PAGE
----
Assembly Speaker Robin Vos of Rochester and Senate Majority Leader Scott Fitzgerald of Juneau described placing tolls around the state as a way to fix the state's highways and bridges.
"You can do it on bridges. You can do it in an awful lot of places. So I think there’s a lot more flexibility (on where tolls can be placed) and that’s why we wanted this study,” Vos said.
They said a tolling study would help guide lawmakers on the issue but emphasized they see it as the best way to pay for roads. But they came short of committing to implementing tolling in the state budget they pass this year.
Of course, we already had a study at the end of 2016 looking into tolling in Wisconsin, so I’m not sure what would be different from a new study in 2019. Well, unless Vos and Fitz weren't going to have the state run the tollways, but instead would sell them off like Scott Walker's Administration was reportedly thought about before the 2018 elections.
Gov. Scott Walker's transportation secretary told business officials and others last week he had talked to a London financier about selling off Wisconsin's highways but had rejected the idea.I think we need a little follow-up from our media to have Vos and Fitz expound on how this "tolling" would bring in money to the state. But for now I'll assume the State of Wisconsin would be the ones running the tolls and getting revenues every year from it.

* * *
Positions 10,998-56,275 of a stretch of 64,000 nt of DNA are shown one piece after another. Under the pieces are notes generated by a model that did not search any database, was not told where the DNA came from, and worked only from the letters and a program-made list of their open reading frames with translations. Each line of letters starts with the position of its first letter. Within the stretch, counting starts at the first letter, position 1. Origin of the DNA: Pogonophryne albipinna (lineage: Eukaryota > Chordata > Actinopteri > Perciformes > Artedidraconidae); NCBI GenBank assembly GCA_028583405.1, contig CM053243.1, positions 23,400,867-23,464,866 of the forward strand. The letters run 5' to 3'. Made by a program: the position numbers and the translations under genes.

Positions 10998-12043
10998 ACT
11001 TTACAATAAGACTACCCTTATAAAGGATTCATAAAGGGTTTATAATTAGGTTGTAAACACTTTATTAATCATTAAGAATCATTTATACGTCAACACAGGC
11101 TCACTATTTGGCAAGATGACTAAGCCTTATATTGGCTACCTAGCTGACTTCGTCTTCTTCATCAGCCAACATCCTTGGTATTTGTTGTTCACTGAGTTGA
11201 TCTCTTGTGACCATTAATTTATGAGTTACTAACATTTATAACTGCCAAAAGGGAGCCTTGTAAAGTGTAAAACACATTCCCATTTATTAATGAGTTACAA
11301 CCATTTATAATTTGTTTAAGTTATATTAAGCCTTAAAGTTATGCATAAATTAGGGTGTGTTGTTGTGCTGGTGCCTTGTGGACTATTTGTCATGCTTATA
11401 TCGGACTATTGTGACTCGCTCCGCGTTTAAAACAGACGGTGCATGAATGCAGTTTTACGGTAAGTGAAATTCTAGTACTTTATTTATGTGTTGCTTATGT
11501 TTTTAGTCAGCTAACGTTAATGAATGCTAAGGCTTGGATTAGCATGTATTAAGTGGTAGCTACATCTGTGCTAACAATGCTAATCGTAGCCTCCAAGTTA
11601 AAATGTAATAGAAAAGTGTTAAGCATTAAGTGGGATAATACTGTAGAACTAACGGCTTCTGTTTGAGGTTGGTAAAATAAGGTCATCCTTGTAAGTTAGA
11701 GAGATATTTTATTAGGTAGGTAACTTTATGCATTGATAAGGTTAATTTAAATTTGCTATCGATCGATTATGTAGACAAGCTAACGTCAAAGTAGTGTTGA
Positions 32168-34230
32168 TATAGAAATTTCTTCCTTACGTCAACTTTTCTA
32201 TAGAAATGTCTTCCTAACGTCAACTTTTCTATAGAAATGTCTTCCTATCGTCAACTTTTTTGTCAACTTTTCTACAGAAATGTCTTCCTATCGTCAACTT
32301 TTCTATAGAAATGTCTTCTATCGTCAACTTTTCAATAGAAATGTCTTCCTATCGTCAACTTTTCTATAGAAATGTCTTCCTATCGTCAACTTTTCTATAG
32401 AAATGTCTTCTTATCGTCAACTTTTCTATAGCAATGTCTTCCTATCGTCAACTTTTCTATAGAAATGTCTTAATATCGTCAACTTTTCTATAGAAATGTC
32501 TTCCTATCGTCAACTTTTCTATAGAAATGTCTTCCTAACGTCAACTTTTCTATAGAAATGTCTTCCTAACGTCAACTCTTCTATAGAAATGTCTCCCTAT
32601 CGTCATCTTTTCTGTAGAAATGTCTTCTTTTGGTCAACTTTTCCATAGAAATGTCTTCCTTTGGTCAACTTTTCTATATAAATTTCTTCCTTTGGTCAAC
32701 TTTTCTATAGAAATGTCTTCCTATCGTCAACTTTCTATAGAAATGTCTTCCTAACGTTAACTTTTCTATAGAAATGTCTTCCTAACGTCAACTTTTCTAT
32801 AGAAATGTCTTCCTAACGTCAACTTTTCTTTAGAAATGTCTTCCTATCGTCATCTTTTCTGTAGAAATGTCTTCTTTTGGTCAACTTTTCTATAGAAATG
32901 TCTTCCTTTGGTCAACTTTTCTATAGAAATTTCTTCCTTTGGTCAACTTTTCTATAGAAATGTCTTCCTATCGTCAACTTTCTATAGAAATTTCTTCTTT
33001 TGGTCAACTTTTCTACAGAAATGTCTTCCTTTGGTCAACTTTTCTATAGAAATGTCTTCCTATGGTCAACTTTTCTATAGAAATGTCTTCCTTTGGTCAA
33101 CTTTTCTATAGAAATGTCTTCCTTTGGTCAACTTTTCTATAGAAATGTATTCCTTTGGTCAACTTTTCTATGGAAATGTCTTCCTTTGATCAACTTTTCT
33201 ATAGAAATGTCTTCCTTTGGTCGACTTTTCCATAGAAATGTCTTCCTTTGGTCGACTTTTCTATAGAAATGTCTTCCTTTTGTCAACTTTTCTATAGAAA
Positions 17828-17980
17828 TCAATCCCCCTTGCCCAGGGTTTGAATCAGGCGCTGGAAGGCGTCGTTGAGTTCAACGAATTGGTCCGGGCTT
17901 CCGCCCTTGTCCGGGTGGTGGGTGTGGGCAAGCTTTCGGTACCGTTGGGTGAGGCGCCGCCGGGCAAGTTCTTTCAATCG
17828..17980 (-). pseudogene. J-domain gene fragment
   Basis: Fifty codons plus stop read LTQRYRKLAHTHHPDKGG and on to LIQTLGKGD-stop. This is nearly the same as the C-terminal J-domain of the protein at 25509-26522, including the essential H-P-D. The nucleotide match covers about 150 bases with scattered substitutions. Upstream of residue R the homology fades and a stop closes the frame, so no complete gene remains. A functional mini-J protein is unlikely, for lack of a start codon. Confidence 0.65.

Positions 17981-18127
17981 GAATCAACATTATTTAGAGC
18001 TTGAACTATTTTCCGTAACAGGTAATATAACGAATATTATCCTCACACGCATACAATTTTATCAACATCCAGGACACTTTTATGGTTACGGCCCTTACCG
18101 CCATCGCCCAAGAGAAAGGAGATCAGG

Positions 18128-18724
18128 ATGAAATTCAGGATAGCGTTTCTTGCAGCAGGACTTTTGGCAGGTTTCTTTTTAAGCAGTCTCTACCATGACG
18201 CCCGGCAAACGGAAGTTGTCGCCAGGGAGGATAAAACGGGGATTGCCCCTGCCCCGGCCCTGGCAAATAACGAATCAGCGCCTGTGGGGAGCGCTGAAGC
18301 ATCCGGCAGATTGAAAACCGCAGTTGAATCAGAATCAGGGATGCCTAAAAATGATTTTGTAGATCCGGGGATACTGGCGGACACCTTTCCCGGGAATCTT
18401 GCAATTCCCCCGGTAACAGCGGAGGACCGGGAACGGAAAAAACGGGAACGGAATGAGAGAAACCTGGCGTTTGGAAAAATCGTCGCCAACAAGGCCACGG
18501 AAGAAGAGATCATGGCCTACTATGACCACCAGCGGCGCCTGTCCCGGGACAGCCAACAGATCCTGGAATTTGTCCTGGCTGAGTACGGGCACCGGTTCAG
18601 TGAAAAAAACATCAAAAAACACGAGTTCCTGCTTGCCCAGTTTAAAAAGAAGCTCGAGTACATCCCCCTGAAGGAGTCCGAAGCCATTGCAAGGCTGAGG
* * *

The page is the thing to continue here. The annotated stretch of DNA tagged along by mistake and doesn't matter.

Transportation Secretary Dave Ross told a group last week that Walker's administration was adopting new ways of getting its work done and mentioned in passing his discussion about selling off roads, according to people familiar with the meeting.
He then said he was not pursuing the proposal because Wisconsin has good contractors to maintain the state's roads.